There is often discussion and mention of hormones in women’s health but do you know what they are, what they do and if yours are imbalanced or healthy?

As I’m not a doctor or scientist I’ve rounded up the work of Dr Chris Kresser (, Dr Josh Axe ( and Dr Christine Horner (Institute of Vibrant Living) to give you my simple interpretation on the role hormones play.


HORMONES are your body’s chemical messengers and assist practically every physiological process in your body including:


  • Metabolism
  • Immune system
  • Menstrual cycle
  • Reproduction


The endocrine system is the control centre for hormones, and the brain, specifically the hypothalamus and pituitary glands play an integral role in regulating all hormone production in the body.


Our hormones are secreted by various glands and organs including the thyroid, adrenals, ovaries and pancreas. There is a complex interplay between different hormones so hormonal imbalance could mean that having too much or too little of one hormone will affect the performance of other hormones. Even a slight imbalance can cause major health problems so balance is vital for our body to function properly.


Hormonal imbalance could be caused by a number of factors including poor diet, elevated omega 6 oils (found in processed and packaged food), lack of exercise, inadequate sleep, elevated stress, long term use of birth control pills, genetics, and environmental toxins like heavy metals, mould, pesticides and chemicals like BPA in plastics.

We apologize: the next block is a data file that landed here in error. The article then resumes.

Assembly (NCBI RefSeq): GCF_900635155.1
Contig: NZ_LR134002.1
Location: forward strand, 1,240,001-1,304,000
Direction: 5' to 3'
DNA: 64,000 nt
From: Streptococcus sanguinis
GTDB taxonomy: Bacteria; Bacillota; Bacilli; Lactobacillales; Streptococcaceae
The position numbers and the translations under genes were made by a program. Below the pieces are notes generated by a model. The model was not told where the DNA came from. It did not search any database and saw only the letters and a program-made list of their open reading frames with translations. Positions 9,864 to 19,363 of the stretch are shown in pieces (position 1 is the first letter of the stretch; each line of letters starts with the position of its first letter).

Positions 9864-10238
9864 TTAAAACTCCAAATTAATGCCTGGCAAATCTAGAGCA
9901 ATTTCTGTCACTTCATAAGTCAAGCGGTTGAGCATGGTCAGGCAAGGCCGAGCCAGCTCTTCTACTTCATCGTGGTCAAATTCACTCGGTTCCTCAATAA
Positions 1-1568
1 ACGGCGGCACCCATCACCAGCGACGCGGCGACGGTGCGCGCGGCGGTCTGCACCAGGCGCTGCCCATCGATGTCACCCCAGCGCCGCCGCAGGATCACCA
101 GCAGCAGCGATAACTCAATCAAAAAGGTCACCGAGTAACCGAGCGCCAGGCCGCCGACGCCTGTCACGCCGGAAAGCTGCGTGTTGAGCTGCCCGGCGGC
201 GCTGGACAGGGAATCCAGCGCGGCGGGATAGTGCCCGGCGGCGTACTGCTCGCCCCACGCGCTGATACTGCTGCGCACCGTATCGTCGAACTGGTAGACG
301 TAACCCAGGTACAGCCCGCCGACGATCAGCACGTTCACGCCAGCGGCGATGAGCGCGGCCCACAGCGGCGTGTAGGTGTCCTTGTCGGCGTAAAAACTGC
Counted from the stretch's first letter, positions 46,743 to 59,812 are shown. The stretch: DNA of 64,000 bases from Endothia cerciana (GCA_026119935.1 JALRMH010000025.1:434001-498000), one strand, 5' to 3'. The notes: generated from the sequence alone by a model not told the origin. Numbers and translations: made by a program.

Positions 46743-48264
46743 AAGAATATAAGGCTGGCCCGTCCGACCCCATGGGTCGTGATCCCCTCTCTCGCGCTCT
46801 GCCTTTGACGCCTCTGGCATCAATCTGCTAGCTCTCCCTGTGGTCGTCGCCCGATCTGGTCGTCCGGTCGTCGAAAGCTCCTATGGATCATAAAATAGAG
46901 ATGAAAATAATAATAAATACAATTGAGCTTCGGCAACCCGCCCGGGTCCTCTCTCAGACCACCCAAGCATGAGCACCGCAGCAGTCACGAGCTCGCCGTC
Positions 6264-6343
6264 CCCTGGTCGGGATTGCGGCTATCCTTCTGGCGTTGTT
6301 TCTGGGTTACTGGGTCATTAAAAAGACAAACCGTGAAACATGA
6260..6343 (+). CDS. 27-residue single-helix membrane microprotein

So how do you know if your hormones are unbalanced?

Symptoms are many and varied but some signs include the following:


  • Infertility and irregular periods
  • Weight gain/weight loss (with no change in diet)
  • Depression or anxiety
  • Fatigue
  • Insomnia
  • Low libido
  • Changes in appetite
  • Digestive issues
  • Brain fog
  • Hair loss/thinning


The good news is that balancing hormones is achievable naturally by making some tweaks to diet and lifestyle choices.


To balance hormones naturally:


  • Eat healthy fats like avocado, nuts, olives and olive oil (unheated) or coconut oil (heated & unheated)
  • Balance your intake of Omega 3 to Omega 6 fats by consuming good quality wild caught fish, cod liver oil, sardines, mackerel etc as well as adding chia, flax and hemp seeds and walnuts to your diet while avoiding processed & packaged foods containing vegetable oils high in omega 6.
  • Improve gut health by consuming a nutritious diet of wholefoods incorporating bone broth and fermented foods if possible and lots of leafy greens.
  • Eliminate toxic kitchen, beauty and body care products from your home replacing them with safe and natural alternatives. This includes bake ware and pans with Teflon coatings and all makeup, skincare and perfume containing chemical ingredients.
  • Exercise – any exercise that you enjoy and can stick to is great but HIIT (high intensity interval training) is best.
  • Reduce and/or manage stress as high cortisol levels can wreak havoc on the body.
  • Take adaptogen herbs to regulate hormone function. For example Ashwagandha (for thyroid, adrenals), Chasteberry (for PMS) and Maca root (for stamina, stress relief).
  • Get more sleep and improve the quality of it by following a sleep routine.
  • Watch caffeine and alcohol intake
  • Back off birth control pills as they deplete the body of zinc, magnesium, B6 and other nutrients.


We can also help our kids grow up with healthy hormones by following the same lifestyle tips. We need to ensure they get enough sleep (without screen time before bed which will disrupt their circadian rhythms) and try not to overschedule them with too many activities and classes that could increase cortisol levels.


We all want the best health for our families so setting them up with healthy hormones is a great start. Our aim is to have our hormones working in harmony so balancing our own hormones is a fantastic way to get our groove back and feel our absolute best.